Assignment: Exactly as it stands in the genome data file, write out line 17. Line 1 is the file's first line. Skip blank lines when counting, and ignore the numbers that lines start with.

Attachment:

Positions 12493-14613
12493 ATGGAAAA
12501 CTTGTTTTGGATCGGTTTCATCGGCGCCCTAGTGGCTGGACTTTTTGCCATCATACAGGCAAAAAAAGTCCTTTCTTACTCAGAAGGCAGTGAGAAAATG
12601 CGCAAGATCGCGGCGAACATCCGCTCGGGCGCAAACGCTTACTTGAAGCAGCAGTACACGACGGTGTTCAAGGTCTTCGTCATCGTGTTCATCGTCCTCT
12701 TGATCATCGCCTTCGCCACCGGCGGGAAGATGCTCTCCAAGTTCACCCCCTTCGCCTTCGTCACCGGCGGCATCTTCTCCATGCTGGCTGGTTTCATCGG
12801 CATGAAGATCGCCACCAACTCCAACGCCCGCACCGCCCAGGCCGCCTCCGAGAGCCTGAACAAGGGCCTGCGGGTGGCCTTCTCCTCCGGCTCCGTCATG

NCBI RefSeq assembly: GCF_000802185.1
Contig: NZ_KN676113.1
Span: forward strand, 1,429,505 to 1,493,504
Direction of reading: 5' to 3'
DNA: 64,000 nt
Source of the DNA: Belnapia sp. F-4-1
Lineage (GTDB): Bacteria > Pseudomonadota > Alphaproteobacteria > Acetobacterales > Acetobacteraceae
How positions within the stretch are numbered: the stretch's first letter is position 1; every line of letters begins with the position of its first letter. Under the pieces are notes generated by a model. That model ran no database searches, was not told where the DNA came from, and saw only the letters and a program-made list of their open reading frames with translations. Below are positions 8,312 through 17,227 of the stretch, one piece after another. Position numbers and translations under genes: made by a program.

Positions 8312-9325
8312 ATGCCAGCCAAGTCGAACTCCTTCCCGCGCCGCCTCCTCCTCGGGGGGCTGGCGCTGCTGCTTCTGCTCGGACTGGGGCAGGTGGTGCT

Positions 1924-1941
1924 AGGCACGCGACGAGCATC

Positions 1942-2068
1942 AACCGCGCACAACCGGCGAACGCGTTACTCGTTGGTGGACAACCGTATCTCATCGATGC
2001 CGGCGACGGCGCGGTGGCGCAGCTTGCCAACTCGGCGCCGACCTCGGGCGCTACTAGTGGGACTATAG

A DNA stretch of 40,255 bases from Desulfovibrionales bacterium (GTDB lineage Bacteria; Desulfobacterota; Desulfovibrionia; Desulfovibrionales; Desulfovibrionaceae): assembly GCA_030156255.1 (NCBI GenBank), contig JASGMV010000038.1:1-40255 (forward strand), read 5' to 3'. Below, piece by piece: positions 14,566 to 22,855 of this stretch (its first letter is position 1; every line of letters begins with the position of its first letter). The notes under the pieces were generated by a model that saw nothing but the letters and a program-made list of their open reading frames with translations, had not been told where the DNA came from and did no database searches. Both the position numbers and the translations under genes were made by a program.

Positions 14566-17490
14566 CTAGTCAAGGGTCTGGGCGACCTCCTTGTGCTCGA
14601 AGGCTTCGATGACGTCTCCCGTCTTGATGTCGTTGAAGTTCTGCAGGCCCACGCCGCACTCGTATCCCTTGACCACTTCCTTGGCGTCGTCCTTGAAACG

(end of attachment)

Positions 1924-1941